February 17, 2012 – This week’s study from B.C. Coroner’s Service serves as a strong reminder to us all about the importance of wearing a seatbelt.
On average, 1,200 injuries and 90 fatalities are observed by police every year in B.C. where a driver or passenger was not properly restrained. This represents 30 per cent of all drivers and passengers killed on B.C. roads every year.*
“We can all do our part to help prevent such tragedies � it takes two simple things: buckle up every time you get into a vehicle and make sure others do too,” said ICBC’s Fiona Temple, director of road safety.
“Remember that by wearing your seatbelt, you’re also helping to keep your passengers safer � if you’re involved in a crash without your seatbelt on, you could strike other occupants, the interior of the vehicle or be ejected from the vehicle,” said Temple. “As a driver, you’re also required by law to make sure that passengers under 16 years old are properly restrained.”
Here are some important facts you should know about seatbelts:
No. 1 � Best protection. Seatbelts continue to be the single most effective protective device in your vehicle. An unbuckled 68 kg (150 lbs) adult involved in a 50 km/h frontal crash with a stationary object will strike other occupants, the interior of the vehicle or be ejected with the equivalent force of a 3.5 ton truck. If you are ejected, you are 25 times morelikely to be killed or injured. Even in vehicles equipped with airbags, seatbelts are still a necessity. Airbags were designed to work in conjunction with seatbelts, not replace them.
No. 2 � Take notice. Even drivers who are buckled up have five times the risk of dying in a crash if their rear seat passengers are not wearing seatbelts, according to a Japanese research paper. Always remind those in the vehicle to buckle up � it could save your life. Eighty per cent of the deaths from these types of crashes could have been eliminated if the rear seat passengers had been buckled up.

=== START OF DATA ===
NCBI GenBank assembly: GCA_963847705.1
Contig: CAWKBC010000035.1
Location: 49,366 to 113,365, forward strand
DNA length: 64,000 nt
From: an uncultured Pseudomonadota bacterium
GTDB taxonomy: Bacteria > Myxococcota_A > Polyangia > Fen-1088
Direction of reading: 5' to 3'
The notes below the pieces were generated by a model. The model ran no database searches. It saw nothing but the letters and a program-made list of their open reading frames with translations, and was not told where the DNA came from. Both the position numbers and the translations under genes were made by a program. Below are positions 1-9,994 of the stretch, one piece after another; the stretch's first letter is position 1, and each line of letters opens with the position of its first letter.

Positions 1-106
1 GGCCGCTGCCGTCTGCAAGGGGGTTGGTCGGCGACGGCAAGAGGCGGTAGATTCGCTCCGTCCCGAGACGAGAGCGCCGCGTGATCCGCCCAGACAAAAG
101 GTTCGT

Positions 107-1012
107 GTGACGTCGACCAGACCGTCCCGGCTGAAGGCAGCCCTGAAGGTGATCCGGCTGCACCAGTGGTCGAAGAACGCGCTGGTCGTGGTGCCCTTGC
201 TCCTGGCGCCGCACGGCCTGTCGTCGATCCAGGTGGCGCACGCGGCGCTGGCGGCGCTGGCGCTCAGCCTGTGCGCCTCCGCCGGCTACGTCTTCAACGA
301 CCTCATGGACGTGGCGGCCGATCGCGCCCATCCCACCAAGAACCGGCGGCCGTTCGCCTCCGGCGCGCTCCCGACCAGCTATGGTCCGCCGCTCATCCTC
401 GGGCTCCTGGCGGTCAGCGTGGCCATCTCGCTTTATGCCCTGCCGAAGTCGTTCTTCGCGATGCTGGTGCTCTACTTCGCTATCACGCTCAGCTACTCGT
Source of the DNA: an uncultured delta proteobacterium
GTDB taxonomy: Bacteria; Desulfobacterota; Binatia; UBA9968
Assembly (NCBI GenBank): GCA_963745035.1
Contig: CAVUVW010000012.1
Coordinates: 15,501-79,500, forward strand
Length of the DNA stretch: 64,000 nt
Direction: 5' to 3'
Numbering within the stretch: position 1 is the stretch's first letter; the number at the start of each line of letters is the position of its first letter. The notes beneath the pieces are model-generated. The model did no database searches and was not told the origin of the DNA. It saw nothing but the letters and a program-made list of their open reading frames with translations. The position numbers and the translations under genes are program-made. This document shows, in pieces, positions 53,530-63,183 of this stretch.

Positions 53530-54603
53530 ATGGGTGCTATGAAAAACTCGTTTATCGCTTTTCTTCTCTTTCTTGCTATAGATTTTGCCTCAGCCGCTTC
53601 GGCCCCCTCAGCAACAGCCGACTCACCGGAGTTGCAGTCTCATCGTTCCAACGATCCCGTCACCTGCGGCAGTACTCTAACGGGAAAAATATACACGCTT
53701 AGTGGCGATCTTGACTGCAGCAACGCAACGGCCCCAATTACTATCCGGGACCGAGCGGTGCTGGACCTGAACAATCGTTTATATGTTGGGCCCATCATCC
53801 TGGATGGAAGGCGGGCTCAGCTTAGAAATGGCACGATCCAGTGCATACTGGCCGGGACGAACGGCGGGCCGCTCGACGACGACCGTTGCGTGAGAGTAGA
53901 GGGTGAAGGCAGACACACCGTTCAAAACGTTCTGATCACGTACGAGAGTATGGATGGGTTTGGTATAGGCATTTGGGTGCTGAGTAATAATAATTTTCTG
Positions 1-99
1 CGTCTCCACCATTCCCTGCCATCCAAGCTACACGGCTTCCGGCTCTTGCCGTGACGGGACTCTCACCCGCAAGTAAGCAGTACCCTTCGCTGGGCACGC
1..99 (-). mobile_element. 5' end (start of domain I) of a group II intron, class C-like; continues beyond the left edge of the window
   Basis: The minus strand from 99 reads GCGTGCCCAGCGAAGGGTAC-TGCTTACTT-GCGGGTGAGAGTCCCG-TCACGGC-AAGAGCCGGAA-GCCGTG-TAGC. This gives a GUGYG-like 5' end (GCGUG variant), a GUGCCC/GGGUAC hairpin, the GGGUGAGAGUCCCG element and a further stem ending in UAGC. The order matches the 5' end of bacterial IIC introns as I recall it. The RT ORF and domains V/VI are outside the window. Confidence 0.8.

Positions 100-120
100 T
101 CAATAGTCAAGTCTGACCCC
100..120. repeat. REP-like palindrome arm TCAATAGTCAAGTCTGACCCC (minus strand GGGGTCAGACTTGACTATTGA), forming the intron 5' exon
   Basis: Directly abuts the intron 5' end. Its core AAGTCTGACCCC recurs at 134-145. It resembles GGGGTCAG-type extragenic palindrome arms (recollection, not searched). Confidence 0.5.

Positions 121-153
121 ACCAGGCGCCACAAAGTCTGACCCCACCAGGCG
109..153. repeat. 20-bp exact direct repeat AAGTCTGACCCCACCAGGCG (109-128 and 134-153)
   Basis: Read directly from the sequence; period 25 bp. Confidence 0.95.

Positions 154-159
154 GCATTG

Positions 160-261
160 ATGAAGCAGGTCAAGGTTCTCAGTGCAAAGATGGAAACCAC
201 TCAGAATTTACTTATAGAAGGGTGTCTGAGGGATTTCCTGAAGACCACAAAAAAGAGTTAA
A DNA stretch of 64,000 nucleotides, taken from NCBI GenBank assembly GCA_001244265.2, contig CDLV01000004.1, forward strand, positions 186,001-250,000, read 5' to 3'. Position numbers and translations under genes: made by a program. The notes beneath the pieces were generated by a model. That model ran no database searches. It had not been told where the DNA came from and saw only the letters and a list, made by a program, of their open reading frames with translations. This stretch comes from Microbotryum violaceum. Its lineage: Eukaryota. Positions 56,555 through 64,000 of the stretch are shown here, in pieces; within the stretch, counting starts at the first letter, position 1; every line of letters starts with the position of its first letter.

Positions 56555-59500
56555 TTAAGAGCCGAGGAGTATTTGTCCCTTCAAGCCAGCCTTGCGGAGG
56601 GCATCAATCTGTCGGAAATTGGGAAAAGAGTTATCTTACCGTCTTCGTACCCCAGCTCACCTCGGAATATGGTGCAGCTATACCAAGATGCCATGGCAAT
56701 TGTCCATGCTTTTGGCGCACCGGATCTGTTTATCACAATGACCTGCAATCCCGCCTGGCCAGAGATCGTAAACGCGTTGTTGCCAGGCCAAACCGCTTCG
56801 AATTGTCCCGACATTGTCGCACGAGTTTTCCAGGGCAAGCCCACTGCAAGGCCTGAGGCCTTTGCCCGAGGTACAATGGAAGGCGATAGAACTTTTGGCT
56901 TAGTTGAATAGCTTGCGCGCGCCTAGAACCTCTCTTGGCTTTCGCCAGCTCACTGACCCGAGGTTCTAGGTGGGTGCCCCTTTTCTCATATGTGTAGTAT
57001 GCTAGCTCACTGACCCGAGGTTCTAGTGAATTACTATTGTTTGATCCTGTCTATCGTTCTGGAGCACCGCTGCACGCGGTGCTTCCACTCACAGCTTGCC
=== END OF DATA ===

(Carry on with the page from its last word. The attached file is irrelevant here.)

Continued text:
No. 3 � Keep kids safe. A correctly used child seat reduces the risk of being killed in a crash by 71 per cent and the risk of serious injury by 67 per cent. In B.C., all children over 18kg (40lbs.) must be in booster seats until they are 1.45 metres (4’9″) tall or age nine. Be a role model for your children by always wearing your seatbelt and reminding older children to buckle up every time they get into a vehicle.
No. 4 � Never double buckle. Always use a seatbelt for its intended use � never restrain multiple passengers with one belt. The force of a crash will throw both passengers violently together as their bodies attempt to occupy the same space.
No. 5 � Lock it up. All unrestrained objects � pets included � are a hazard in the event of a crash. If you need to transport your pet, use an animal carrier and if possible, restrain the carrier. Never leave unrestrained objects in your vehicle as they can become projectiles in a crash.
The fine for not wearing a seatbelt is $167.
To learn how to properly wear a seatbelt, watch ICBC’s video tip here. For more information on seatbelts, visit icbc.com/road-safety/safer-drivers/.
* Annual average in British Columbia over a five-year period based on 2006 to 2010 data. A restraint includes a seatbelt, child restraint system or booster seat.
ICBC serves 3.2 million customers in the province of British Columbia, Canada. ICBC licenses and insures drivers and vehicles across the province through its service centres, plus a network of more than 900 independent brokers and government agent offices. Claims customers are served through local offices and an award-winning Dial-a-Claim call centre. ICBC’s road safety investments help create safer roads, lead to fewer crashes, and help keep rates stable. To find out more, visit icbc.com.